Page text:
- With PepsiCo getting a new CEO this week, the industry is speculating that the global beverage and snack company may be aiming for a major business overhaul. However, CFO Hugh Johnston told Yahoo Finance that isn't likely to follow Indra Nooyi's transition of power to Ramon Laguarta.
- Many Wall Street players believe the company could improve its bottom line by selling off Quaker Foods North America, where operating profit in the most recent quarter dropped 1.5%, or by refranchising PepsiCo's bottling operations as Coca-Coca has recently done.
- It's also possible that sticking with the status quo would be a better idea for the company as it changes its top leadership. Yahoo Finance noted PepsiCo's third-quarter earnings and net sales beat Wall Street expectations, in part because of an uptick in the company's North American Beverages segment.
Some on Wall Street have been pushing to get PepsiCo to divest or split off portions of its business, such as its snacks segment or Quaker division. But former CEO Indra Nooyi successfully resisted efforts by activist investor Nelson Peltz to split the snacks and beverage businesses, Yahoo Finance reported.
Since Nooyi took over as CEO, the company's net revenue jumped from $35 billion in 2006 to $63.5 billion last year, resulting in a 162% shareholder return. PepsiCo recently reported third-quarter earnings that exceeded Wall Street expectations, thanks to a revival of the North American beverage segment. If the next chief can keep up these profits, then following her lead might make sense. But with a brand-new CEO in charge, the question is whether he will be more amenable to making big moves to shake up the company.
Some say now is the time for PepsiCo to sell Quaker. Michael Henage, a longtime investor, wrote for Seeking Alpha that the unit contributes less than 4% of the company's overall revenue and only 5% of its operating profit, so selling it wouldn't have a big impact on PepsiCo. He further suggests General Mills and Kellogg are two potential buyers for Quaker, and that PepsiCo should be able to fetch about $3.4 billion in a sale to help the company pay down its $16.7 billion in long-term debt.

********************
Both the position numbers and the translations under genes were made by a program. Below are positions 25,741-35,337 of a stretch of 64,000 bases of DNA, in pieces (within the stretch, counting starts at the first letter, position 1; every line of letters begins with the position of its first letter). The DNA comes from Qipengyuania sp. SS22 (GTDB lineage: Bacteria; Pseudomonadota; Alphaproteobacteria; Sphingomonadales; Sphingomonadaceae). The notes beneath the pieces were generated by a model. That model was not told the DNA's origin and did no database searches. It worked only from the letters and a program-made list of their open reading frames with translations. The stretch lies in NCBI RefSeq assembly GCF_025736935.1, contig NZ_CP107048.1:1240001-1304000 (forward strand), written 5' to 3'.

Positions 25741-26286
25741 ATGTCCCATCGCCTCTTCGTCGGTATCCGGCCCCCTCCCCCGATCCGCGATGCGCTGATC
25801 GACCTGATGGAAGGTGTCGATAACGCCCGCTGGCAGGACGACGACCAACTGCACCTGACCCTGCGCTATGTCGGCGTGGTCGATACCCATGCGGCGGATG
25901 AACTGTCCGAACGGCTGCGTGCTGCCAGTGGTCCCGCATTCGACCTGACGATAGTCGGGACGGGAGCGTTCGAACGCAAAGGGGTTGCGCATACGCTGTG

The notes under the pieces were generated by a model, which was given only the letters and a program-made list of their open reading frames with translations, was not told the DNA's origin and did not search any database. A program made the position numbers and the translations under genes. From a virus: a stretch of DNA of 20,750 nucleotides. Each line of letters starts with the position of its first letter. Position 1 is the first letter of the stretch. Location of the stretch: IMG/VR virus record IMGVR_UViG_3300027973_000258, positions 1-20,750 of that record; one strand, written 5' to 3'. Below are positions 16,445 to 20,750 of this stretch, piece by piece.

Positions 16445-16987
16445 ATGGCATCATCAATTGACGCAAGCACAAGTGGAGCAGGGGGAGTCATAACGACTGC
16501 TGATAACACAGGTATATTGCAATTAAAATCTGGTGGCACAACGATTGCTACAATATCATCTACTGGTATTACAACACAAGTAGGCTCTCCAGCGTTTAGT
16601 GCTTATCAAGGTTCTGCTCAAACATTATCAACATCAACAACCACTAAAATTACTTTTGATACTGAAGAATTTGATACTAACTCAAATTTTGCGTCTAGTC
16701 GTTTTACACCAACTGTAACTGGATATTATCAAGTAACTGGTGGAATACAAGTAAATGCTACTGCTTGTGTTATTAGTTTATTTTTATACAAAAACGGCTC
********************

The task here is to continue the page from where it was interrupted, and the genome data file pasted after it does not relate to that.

Another move Laguarta could make is to divest PepsiCo's capital-intensive bottling operations to help free up needed cash flow. Henage called the $7.8-billion purchase back in 2009 "arguably one of the worst acquisitions the company has ever made." In April, Nooyi said PepsiCo was considering repositioning its bottling operations into a separate unit by making it a stand-alone public entity or putting it under multiple franchises, so it could be a move the new CEO makes.
Laguarta has already signaled that he wants to increase PepsiCo's revenue from between 2% and 3% to 5% annually, but merely trimming operational costs might not do the trick. The best moves he can make to meet these new revenue goals and keep investors happy might be to sell off Quaker and refranchise the bottling business.
PepsiCo's portfolio is more diverse after Nooyi's stint as CEO. She emphasized M&A, beverage innovations and healthier snack products to move away from a focus on sugary soft drinks. At the same time, the company has put more marketing investment behind its Gatorade, Pepsi and Mountain Dew products in order to further drive organic growth in those core brands.
Nooyi has been highly complimentary of her successor, calling him "a terrific executive with a long and proven track record of growing businesses." It's likely Laguarta will take some time before making any big changes to a global operation facing continuing competition and slowing demand for cereals and sugary beverages — and that needs to do something about its long-term debt.
Laguarta, who is from Spain, was previously in charge of the company's European business and has worked for PepsiCo for 22 years, so he undoubtedly knows what needs to be done and that a big ship can't change direction in a hurry. He will also have Nooyi to consult with since she plans to stay on as chairman until sometime early next year. Speculation about PepsiCo's next move will continue to increase as the company gets a new chief executive this week, but for now, it seems that no big changes are set in stone.